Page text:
There is an old saying the in UK that you can wait for hours for a bus only for three then to arrive together.
As the industry continues to come to terms with the impact of COVID-19 and wrestles with how it could or should respond to any future pandemic, The UK government has launched a review of the future of the country’s state terrorism backstop Pool Re.
The mutual reinsurer of last resort was founded in 1993, following a series of terrorist attacks in particular in the City of London (the Bishopsgate and the Baltic Exchange bombings). It had prompted the withdrawal of reinsurance capacity and as such left insurers struggling to offer terrorism cover at an affordable price, if at all.
UK insurers reacted with the formation of Pool Re, a mutual company owned by its members, to which the government extended an unlimited, but repayable, public financial guarantee.
It is fair to say it has not been without its critics, particularly those who say the inability for firms to pick and choose the premises they wish to be covered has been an impediment to taking cover. Under the Pool Re terms a company had to cover all its buildings be they in Central London or the Highlands of Scotland.
It was formed to protect against physical property damage, given the threat at the time was predominantly a bombing campaign by Irish Republicans.
The threat has changed both in terms of the terrorist organisations which are active and the types of attacks, with many now “lone wolf” or small numbers of armed terrorists focusing their attacks on the public and police rather than explosive attacks on premises.
It has not however, diminished with warnings that the COVID-19 pandemic has raised terrorists’ awareness of the potential for chemical, nuclear, biological and radiological attacks.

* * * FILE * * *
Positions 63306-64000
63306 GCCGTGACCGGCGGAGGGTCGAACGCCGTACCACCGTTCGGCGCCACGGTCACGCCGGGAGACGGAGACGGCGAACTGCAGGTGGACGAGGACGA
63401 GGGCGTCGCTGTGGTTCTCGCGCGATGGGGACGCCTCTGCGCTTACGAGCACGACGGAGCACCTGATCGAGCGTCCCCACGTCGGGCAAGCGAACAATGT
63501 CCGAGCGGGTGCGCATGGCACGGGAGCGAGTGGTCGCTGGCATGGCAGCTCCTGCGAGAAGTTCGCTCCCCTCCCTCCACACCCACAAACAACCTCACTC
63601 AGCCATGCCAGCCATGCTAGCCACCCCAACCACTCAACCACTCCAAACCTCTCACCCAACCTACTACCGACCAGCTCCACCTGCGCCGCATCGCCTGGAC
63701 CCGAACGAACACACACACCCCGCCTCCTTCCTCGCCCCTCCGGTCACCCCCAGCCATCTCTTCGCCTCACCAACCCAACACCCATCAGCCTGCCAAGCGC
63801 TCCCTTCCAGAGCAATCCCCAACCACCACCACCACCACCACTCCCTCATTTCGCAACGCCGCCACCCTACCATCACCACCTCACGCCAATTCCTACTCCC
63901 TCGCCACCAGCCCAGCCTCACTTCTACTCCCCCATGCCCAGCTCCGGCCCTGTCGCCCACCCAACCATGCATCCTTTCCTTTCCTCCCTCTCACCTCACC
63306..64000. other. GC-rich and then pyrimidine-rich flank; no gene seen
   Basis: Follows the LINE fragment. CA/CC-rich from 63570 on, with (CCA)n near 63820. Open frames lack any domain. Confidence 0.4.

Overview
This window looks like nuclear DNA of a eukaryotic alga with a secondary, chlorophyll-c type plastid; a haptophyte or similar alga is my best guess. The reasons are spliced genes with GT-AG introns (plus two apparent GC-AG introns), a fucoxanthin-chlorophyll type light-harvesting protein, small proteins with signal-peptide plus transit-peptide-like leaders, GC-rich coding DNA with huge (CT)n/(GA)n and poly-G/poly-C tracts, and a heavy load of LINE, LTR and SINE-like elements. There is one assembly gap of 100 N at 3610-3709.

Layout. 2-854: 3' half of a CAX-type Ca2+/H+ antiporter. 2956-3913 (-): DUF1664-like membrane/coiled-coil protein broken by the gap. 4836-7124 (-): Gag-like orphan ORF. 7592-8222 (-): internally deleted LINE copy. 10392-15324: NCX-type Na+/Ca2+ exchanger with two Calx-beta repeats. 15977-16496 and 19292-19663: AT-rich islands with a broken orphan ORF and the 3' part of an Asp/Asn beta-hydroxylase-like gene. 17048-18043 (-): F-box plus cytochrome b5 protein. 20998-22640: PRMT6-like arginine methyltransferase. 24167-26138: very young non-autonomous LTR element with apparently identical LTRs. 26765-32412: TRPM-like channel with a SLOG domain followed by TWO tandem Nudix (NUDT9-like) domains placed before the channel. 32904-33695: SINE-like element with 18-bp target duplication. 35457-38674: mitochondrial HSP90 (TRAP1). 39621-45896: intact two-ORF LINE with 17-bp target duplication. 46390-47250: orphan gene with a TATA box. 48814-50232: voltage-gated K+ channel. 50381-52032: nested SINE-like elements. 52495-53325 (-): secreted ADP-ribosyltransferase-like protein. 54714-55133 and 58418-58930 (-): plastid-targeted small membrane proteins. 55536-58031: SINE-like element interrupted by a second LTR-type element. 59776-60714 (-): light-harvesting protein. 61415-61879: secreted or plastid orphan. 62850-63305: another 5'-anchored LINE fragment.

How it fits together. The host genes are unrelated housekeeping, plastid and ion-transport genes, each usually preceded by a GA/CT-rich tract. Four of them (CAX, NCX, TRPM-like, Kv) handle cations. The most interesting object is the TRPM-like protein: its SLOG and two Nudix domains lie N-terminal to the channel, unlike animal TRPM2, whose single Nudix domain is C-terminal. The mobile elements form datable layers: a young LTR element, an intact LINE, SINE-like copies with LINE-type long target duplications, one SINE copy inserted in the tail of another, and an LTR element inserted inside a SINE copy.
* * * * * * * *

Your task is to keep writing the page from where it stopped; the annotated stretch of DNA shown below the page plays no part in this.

However, the UK Treasury has decided that now is the time to review Pool Re’s existence and effectiveness.
“The unlimited guarantee was intended as a temporary measure whilst the private market for terrorism reinsurance was developed,” it said. “This market has developed significantly in the 27 years since Pool Re’s inception, in part due to the significant efforts of Pool Re to support this. Her Majesty’s Treasury (HMT) is committed to undertaking regular reviews of its relationship with Pool Re and whether the unlimited guarantee it provides remains necessary and appropriate.”
The review is designed to set the strategic direction for Pool Re for the coming 5 years and deliver an assessment and implementation plan for any necessary changes that are identified.
“The overarching objective is to ensure the good functioning of the UK’s terrorism (re)insurance market and the proper protection of public interests,” added the Treasury.
Pool Re has said it welcomes the review and highlighted that it has made a number of changes since the last review in 2014.
“Since the last review, and in line with its objective of returning risk to private markets, member retentions have increased and Pool Re has built the world’s largest terrorism retrocession programme including an ILS layer, the first of its kind,” it said. “Both initiatives further spread risk into the commercial markets and insulate UK tax payers from potential liability as the result of terrorism losses.”
Julian Enoizi, (pic below) chief executive officer of Pool Re, said: “Behind Pool Re’s success as a public private partnership is our close cooperation with both Her Majesty’s Treasury and our members. This cooperation ensures that we continue to provide the most relevant, affordable coverage against terrorism loss while facilitating the long-term return of terrorism risk to private markets. We welcome this latest review as an opportunity to further develop our strategy to stay ahead of the evolving risk environment and to add increasing value to our members and their policyholders.”